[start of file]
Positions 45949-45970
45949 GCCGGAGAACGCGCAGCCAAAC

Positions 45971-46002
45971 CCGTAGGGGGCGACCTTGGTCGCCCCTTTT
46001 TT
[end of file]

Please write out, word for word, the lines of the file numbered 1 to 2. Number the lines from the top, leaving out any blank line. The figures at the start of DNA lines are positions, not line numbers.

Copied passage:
Positions 45949-45970
45949 GCCGGAGAACGCGCAGCCAAAC